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‘Netflix of furniture’ Kamarq debuts amid claims of copied designs

The pieces in question, which industry watchers say are strikingly similar to a 2015 furniture series by designer Ana Kraš, will be removed from the collection

colorful stools and table
These stools and tables, which made up the bulk of Kamarq’s first collection, will be pulled.
Kamarq

NYCxDesign, aka New York Design Week, is in full swing, and with it comes the annual parade of furniture launches. One highly anticipated release is the U.S. debut of Japanese furniture company Kamarq, which worked with designers PieterJan Mattan and Nicola Formichetti on the inaugural collection.

Unveiled in New York yesterday, Kamarq’s first collection offers vibrant tables and modular storage solutions. It looks versatile and fun, and feels like a break from the pared-back minimalism served by Scandi mania over the last several years. Except this breath of fresh air may not be all that fresh, say close watchers of the industry.

Stackable racks.
Modular storage cubes.

After the collection’s reveal, various Instagram posts and comments have called attention to the resemblance between Kamarq pieces—namely the series of tables and stools featuring slab tops and columnar supports—and the Slon collection designed by Ana Kraš and produced by Brooklyn-based studio Matter Made in 2015.

Aside from similarities in form between the works (a situation that comes up often in design history), the Kamarq stools and tables were also originally named the Elephant series (it’s since been changed to Pillar); “slon” means elephant in Serbian, Kraš’s native language. Kraš’s post on the subject is embedded below.

In response, Mattan and Formichetti have released the following statement:

This week we debuted our inaugural collection with Japanese brand, Kamarq. Part of the collection was heavily inspired by the elegant long legs of Mario Bellini’s set of Il Colonnato tables from the 1970’s [sic]. We acknowledge that certain pieces could be attributed to the work of designer Ana Kras, and out of respect for Ana, we will be removing these pieces from the collection. Kamarq is an ever-evolving brand that will strive to work with many different designers, and we remain respectful of and committed to supporting the creative community at large.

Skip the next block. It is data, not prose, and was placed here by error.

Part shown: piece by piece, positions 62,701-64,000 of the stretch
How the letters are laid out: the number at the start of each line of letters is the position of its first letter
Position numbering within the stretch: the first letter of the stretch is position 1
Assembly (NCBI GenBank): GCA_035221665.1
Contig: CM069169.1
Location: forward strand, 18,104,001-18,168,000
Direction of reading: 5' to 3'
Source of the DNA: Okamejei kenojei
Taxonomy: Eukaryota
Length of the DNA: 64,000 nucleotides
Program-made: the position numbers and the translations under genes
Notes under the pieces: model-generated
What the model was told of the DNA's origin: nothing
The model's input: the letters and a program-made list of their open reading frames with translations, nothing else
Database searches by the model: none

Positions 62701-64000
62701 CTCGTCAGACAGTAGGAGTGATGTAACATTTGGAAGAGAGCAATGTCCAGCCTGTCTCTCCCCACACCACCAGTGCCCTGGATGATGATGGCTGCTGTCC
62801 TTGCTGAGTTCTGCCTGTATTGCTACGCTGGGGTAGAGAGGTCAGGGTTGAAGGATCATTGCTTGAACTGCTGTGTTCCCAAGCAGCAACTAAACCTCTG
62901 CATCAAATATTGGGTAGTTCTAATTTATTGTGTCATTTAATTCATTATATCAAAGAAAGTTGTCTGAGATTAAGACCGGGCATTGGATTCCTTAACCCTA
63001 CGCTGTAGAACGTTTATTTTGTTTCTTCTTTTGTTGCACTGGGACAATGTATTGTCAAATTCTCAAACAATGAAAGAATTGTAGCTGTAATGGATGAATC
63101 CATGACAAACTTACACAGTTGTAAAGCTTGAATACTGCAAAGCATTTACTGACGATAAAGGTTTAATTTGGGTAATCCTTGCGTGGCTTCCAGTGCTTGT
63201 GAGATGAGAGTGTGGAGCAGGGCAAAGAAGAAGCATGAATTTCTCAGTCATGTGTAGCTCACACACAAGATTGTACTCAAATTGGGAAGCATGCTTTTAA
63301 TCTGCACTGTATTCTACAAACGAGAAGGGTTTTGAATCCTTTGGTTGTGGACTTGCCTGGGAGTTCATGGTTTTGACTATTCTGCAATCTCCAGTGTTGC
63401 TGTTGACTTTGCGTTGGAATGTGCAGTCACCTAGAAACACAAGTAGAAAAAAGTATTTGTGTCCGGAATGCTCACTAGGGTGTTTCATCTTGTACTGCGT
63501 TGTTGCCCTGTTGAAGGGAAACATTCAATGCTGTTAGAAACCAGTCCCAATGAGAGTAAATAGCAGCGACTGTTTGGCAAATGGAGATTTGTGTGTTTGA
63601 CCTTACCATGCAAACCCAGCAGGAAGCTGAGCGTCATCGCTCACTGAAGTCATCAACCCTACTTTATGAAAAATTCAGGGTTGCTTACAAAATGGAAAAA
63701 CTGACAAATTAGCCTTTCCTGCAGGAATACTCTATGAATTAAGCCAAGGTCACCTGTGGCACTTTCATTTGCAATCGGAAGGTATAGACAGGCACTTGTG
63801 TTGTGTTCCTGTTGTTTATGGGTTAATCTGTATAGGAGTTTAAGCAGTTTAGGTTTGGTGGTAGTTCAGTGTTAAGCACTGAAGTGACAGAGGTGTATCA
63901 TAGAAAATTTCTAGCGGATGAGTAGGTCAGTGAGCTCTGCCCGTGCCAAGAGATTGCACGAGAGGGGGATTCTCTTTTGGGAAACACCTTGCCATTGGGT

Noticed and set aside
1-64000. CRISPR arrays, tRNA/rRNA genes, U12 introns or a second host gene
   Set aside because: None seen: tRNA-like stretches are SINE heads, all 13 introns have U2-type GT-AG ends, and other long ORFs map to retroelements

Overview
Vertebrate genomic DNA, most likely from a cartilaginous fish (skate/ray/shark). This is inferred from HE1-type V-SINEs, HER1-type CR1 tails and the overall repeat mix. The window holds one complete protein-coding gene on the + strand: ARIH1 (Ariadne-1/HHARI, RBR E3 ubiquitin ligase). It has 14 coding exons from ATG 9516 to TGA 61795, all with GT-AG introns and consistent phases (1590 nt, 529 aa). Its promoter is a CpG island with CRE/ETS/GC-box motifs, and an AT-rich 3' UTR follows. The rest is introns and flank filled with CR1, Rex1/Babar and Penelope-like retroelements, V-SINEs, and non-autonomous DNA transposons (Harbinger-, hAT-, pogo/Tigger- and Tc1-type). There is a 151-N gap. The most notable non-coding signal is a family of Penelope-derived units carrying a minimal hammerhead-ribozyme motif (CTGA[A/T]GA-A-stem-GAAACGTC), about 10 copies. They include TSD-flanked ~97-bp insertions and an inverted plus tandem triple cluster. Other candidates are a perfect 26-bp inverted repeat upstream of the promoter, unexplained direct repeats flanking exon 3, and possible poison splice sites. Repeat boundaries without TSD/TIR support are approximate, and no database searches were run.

Beyond the pieces’ design, what was most interesting about this launch is Kamarq’s subscription-based model—billed as the “Netflix of furniture.” Every piece would be for rent, and there would be no rent-to-buy option. There are two plans—six months minimum and 12 months minimum—and prices start at $5 a month. The furniture you receive is always new, and once you’re ready to part with them, Kamarq collects the old items and reuses the materials at its factory in Indonesia.

The service, which is only available in New York state so far, capitalizes on the fact that urban dwellers often have to relocate multiple times within a city and furniture is usually something that drags them down. With a subscription, your furniture may not need to last any moves at all.

At the time of this writing, the Pillar series is still live on Kamarq’s website.